McCrory signs $21.1B state budget bill

Five weeks after the beginning of the fiscal year, Gov. Pat McCrory on Thursday signed into law the state's $21.1 billion budget bill that was approved by lawmakers last week.

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Laura Leslie
Derek Medlin
RALEIGH, N.C. — Five weeks after the beginning of the fiscal year, Gov. Pat McCrory on Thursday signed into law the state's $21.1 billion budget bill that was approved by lawmakers last week.

The 260-page measure includes a $1,000 raise for most rank-and-file state workers, and teachers will get a raise that legislative leaders say amounts, on average, to 7 percent, including longevity pay that many teachers were already due.

Actual raises will range from less than 1 percent to more than 18 percent, depending on how long a teacher has been in the profession. 

The budget also factors in a supplement for board-certified teachers and continues a pay bump for teachers with master's degrees and those who began work toward an advanced degree by Aug. 1, 2013. 

State retirees will receive a 1 percent cost-of-living increase under the compromise plan. 

The budget moves the State Bureau of Investigation from the Department of Justice, which is overseen by Attorney General Roy Cooper, to the Department of Public Safety, which is overseen by a McCrory appointee. However, Cooper will retain oversight of the State Crime Lab.

McCrory said Thursday that the deal fulfills promises made by Republican leaders.

"North Carolina is on the comeback, and I’m proud of that comeback, and I’m proud of the state employees, and I’m proud of the teachers that have been part of this process," the governor said at the signing ceremony. "We’re rewarding them for the first time in many years in a sufficient and effective way. We’re showing them respect while also understanding some of the challenges that we still have in the private sector and recognizing their hard work also."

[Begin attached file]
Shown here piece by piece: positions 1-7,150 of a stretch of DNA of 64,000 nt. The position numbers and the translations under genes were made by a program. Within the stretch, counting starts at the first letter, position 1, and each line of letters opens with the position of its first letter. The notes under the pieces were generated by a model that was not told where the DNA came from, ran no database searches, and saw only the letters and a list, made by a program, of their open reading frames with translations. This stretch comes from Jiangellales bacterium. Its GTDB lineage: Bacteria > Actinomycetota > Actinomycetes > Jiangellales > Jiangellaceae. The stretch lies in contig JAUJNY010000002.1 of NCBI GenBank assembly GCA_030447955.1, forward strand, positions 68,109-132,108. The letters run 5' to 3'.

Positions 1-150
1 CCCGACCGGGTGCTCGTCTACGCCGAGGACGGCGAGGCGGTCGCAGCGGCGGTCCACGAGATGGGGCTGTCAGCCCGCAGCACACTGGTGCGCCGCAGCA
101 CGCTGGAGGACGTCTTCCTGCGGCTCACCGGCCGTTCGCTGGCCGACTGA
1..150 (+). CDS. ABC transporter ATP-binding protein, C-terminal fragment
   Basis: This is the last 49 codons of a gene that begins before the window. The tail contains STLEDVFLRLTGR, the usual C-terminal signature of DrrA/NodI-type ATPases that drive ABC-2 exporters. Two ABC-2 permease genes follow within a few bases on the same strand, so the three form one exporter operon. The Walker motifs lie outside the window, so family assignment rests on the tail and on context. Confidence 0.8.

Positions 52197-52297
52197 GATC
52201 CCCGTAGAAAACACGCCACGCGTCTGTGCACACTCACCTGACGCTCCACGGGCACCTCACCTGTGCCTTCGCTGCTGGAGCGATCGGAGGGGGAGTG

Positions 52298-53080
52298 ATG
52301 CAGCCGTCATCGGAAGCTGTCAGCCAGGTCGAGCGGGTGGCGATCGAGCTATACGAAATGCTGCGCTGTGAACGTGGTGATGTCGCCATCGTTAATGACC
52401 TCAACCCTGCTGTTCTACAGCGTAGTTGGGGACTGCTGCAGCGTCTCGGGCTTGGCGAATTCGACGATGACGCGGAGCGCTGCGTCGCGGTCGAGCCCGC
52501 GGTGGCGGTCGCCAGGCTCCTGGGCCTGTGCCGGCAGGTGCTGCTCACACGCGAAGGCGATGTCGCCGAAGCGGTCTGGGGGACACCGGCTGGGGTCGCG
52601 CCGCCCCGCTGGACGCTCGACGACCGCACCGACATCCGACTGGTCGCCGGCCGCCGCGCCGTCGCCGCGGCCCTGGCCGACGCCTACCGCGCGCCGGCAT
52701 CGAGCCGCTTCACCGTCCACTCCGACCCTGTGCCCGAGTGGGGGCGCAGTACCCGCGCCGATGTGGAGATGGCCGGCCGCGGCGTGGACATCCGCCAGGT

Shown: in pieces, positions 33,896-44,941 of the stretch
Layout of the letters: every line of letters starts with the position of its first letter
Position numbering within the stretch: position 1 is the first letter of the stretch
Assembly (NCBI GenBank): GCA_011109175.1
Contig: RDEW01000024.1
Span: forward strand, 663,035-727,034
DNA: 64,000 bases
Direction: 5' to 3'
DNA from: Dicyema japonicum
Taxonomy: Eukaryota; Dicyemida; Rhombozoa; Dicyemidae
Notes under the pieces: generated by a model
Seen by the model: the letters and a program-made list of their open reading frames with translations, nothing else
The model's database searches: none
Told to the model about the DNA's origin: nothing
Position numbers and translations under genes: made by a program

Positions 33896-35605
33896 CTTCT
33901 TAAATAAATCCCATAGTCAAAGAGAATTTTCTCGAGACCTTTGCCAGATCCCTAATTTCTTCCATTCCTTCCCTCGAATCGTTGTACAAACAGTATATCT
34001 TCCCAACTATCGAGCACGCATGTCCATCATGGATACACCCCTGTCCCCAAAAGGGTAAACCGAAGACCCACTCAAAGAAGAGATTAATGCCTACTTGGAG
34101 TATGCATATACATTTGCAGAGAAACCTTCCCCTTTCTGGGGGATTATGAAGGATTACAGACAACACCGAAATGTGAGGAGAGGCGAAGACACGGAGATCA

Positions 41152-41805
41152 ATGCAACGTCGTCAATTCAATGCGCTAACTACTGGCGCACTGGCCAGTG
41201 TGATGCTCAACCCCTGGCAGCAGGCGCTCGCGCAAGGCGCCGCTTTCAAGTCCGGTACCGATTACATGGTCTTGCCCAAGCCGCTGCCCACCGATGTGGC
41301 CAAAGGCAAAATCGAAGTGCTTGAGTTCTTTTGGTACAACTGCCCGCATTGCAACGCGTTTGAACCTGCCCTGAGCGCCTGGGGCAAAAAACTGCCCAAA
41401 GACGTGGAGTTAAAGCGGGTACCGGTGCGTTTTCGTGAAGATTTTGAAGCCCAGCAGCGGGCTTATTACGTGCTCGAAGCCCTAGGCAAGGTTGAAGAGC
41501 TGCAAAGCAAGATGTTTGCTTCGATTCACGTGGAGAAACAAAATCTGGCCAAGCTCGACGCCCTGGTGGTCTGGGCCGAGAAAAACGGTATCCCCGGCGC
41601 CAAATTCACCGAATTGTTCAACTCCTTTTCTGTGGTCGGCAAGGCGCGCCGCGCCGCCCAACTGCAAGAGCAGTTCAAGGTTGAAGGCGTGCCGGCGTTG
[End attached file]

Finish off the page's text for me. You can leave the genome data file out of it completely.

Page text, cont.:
He defended the deal against critics who've questioned the teacher and state employee pay raises and the cuts made in other areas to pay for them.

"There are a lot of people who voted against this bill," he said. "They thought a better job could be done, but the fact of the matter is, I asked the critics, 'Where has been your alternative budget?' I would have welcomed that alternative budget.

"I ask you the question as we had to ask the legislature in many, many discussions: When you add something to the budget, what are you going to take away or what tax increases are you going to implement?" he said. 

"As governor, I also have to be sensitive to the private sector," he continued. "The private sector employs many in manufacturing and travel and tourism and agriculture and professions – even including journalism – who are not getting these types of pay raises, who do not have pensions, who do not have the benefits we have and that have never heard of the term 'longevity pay,' which is still in place in the state of North Carolina." 

McCrory took a very specific dig at North Carolina Association of Educators President Rodney Ellis, who's been a vocal critic of the changes in teacher pay and longevity bonuses. 

"The head of the current teachers' union continues to criticize this budget, even though his salary, I assume, is much higher than any teacher in North Carolina," McCrory said.    

Asked whether that was true, NCAE spokeswoman Linda Powell declined to confirm it.  

“The salaries of NCAE leadership are determined by NCAE’s governing documents, which are adopted by elected member representatives. The salaries reflect the responsibilities and obligations expected of these offices,” Powell said in an emailed statement.

Those documents are not open to the public, she said. 

McCrory also noted that the budget includes no reductions in Medicaid eligibility for current enrollees and said it maintains last year's funding for teachers and teacher assistants, although there are more students in North Carolina classrooms this year than last.  

However, several large school districts have already announced they will have to eliminate teacher assistant positions to balance their books due to other cuts in state funding for schools.


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